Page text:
Filmmaker Ross McElwee (Sherman's March, Bright Leaves) finds himself in frequent conflict with his son, a young adult who seems addicted to and distracted by the virtual worlds of the ... See full summary »
This film is an experimental mix of documentary and fiction. The film crew travels from the Thai countryside to Bangkok, asking the people they encounter along the way to continue a story ... See full summary »
Filmmaker Jonathan Caouette's documentary on growing up with his schizophrenic mother -- a mixture of snapshots, Super-8, answering machine messages, video diaries, early short films, and more -- culled from 19 years of his life.
Consuming Spirits 16mm to HD, is an Independent feature animation, chronicling the lives of three characters who live in a rust belt town called Magguson, and work at its local newspaper ... See full summary »
Filmmaker Ross McElwee (Sherman's March, Bright Leaves) finds himself in frequent conflict with his son, a young adult who seems addicted to and distracted by the virtual worlds of the internet. To understand his fractured love for his son, McElwee travels back to St. Quay-Portrieux in Brittany for the first time in decades to retrace his own journey into adulthood. A meditation on the passing of time, the praxis of photography and film, and the digital versus analog divide. Written by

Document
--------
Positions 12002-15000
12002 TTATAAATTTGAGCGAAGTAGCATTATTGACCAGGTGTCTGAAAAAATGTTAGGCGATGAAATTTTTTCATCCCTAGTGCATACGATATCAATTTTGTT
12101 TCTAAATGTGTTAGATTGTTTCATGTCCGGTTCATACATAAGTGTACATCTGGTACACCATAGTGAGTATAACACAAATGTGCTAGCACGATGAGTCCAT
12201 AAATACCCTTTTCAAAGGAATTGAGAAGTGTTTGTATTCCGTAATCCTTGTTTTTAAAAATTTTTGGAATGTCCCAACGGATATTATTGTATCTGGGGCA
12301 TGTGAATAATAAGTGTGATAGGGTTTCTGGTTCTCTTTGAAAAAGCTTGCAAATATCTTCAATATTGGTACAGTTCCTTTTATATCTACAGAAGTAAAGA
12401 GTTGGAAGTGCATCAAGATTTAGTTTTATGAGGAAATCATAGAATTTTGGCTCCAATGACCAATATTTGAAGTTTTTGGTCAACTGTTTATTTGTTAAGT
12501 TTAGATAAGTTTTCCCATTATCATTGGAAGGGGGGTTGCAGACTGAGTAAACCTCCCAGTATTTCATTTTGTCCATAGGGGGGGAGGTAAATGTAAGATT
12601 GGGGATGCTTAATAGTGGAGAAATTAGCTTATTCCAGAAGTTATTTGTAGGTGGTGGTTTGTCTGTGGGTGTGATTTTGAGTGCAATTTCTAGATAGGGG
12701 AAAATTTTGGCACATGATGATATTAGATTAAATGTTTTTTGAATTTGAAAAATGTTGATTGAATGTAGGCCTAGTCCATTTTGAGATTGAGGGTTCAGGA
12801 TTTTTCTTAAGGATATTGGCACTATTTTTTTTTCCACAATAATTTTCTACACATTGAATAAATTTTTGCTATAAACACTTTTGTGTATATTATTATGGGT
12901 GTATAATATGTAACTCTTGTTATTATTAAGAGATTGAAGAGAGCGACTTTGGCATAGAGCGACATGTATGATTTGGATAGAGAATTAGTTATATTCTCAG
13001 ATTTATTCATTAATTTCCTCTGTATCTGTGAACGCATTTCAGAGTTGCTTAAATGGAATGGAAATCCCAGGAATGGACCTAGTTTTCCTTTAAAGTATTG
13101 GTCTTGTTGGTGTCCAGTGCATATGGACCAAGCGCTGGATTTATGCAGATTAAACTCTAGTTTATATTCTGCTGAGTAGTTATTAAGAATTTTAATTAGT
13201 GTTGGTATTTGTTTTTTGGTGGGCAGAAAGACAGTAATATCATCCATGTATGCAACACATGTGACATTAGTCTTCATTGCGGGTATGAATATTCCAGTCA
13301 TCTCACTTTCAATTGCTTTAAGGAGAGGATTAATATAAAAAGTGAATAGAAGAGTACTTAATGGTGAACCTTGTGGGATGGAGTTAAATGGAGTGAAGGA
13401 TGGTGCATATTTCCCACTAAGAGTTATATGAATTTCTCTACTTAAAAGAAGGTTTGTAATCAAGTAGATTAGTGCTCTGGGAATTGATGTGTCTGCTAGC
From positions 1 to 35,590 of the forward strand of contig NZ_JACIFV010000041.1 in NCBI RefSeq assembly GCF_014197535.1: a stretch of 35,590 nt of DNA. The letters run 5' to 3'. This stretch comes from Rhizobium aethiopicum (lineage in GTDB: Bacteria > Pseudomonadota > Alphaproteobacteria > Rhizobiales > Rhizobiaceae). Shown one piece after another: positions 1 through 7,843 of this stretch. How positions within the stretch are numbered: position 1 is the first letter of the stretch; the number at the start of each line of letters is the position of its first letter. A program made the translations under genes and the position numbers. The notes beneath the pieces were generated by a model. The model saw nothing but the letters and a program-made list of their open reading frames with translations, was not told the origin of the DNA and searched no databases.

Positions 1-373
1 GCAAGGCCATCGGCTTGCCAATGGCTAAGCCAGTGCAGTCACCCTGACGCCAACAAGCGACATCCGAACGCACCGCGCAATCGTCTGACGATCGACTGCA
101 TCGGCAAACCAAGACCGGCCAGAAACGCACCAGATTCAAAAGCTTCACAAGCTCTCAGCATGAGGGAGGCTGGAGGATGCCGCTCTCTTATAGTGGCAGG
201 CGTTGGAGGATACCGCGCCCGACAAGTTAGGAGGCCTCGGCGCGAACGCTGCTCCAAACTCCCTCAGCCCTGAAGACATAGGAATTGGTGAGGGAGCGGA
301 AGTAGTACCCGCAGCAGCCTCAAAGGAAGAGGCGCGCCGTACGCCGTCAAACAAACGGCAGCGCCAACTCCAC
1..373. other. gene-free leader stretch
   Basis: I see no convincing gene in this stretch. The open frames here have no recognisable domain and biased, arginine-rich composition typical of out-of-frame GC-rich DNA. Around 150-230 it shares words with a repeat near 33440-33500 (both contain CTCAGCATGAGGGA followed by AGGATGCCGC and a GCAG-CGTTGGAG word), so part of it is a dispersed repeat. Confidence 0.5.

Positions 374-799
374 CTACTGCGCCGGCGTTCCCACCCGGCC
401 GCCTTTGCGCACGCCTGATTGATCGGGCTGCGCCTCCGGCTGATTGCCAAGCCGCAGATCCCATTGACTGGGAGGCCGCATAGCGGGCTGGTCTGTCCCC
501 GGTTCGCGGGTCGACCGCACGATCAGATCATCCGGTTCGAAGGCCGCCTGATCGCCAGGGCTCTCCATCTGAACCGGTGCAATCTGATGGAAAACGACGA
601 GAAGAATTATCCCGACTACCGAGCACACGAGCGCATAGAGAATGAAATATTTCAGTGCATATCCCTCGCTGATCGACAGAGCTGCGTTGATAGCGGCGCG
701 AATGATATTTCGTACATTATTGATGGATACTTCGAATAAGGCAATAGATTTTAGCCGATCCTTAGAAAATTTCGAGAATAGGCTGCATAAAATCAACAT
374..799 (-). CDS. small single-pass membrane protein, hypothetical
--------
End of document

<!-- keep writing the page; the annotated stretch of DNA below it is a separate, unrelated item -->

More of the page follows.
Now that McElwee's comic masterpiece, "Sherman's March," is available again on streaming Netflix, I'd definitely go for that one first if you haven't seen it. "Sherman" is a one-of-a-kind mockumentary (and not a documentary about Sherman or his march, btw, in the conventional, Ken Burns sense), and if it resonates with you at all, I suspect you'll be a fan for life. "Photographic Memory" is a watchable but distinctly lesser worka modest, autumnal meditation on aging, parenting and memory. A brief prologue fills us in on McElwee's tense relationship with his talented but unfocused teenage son, Adrian, then, with the help of funding from a couple of regional film boards, McE returns to the little town in Brittany where, as a VW-bus-driving college dropout, he worked as an apprentice wedding photog in the early 70s. Suffice it to say that the trip is uneventful (Adrian refused to go along b/c it sounded too boring), and McElwee's deadpan patter isn't up to his usual standard. He does better in his native North Carolina, where he doesn't have to try to speak French. "Bright Leaves," a rambling but entertaining doc about the tobacco culture in NC, is also available on streaming.
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